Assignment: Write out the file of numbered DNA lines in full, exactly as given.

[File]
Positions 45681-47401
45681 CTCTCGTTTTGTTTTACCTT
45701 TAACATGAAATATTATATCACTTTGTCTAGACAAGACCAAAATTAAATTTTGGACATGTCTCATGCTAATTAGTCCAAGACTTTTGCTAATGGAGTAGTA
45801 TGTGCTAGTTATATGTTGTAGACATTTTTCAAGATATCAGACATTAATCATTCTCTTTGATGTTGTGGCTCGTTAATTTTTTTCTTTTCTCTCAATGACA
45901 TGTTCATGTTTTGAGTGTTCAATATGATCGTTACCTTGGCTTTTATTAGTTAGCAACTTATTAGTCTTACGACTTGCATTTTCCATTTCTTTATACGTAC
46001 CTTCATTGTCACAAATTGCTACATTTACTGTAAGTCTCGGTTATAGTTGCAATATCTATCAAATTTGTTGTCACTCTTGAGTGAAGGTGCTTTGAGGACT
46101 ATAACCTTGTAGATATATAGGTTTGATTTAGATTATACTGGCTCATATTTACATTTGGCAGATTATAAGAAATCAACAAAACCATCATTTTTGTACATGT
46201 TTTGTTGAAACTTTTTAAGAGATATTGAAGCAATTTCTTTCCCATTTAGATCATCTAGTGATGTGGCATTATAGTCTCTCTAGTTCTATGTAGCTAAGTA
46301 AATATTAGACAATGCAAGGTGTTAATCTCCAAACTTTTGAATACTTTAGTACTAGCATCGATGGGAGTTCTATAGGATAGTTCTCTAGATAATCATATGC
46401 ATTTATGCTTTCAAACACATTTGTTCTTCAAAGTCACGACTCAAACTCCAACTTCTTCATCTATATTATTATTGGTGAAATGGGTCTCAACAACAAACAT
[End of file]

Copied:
Positions 45681-47401
45681 CTCTCGTTTTGTTTTACCTT
45701 TAACATGAAATATTATATCACTTTGTCTAGACAAGACCAAAATTAAATTTTGGACATGTCTCATGCTAATTAGTCCAAGACTTTTGCTAATGGAGTAGTA
45801 TGTGCTAGTTATATGTTGTAGACATTTTTCAAGATATCAGACATTAATCATTCTCTTTGATGTTGTGGCTCGTTAATTTTTTTCTTTTCTCTCAATGACA
45901 TGTTCATGTTTTGAGTGTTCAATATGATCGTTACCTTGGCTTTTATTAGTTAGCAACTTATTAGTCTTACGACTTGCATTTTCCATTTCTTTATACGTAC
46001 CTTCATTGTCACAAATTGCTACATTTACTGTAAGTCTCGGTTATAGTTGCAATATCTATCAAATTTGTTGTCACTCTTGAGTGAAGGTGCTTTGAGGACT
46101 ATAACCTTGTAGATATATAGGTTTGATTTAGATTATACTGGCTCATATTTACATTTGGCAGATTATAAGAAATCAACAAAACCATCATTTTTGTACATGT
46201 TTTGTTGAAACTTTTTAAGAGATATTGAAGCAATTTCTTTCCCATTTAGATCATCTAGTGATGTGGCATTATAGTCTCTCTAGTTCTATGTAGCTAAGTA
46301 AATATTAGACAATGCAAGGTGTTAATCTCCAAACTTTTGAATACTTTAGTACTAGCATCGATGGGAGTTCTATAGGATAGTTCTCTAGATAATCATATGC
46401 ATTTATGCTTTCAAACACATTTGTTCTTCAAAGTCACGACTCAAACTCCAACTTCTTCATCTATATTATTATTGGTGAAATGGGTCTCAACAACAAACAT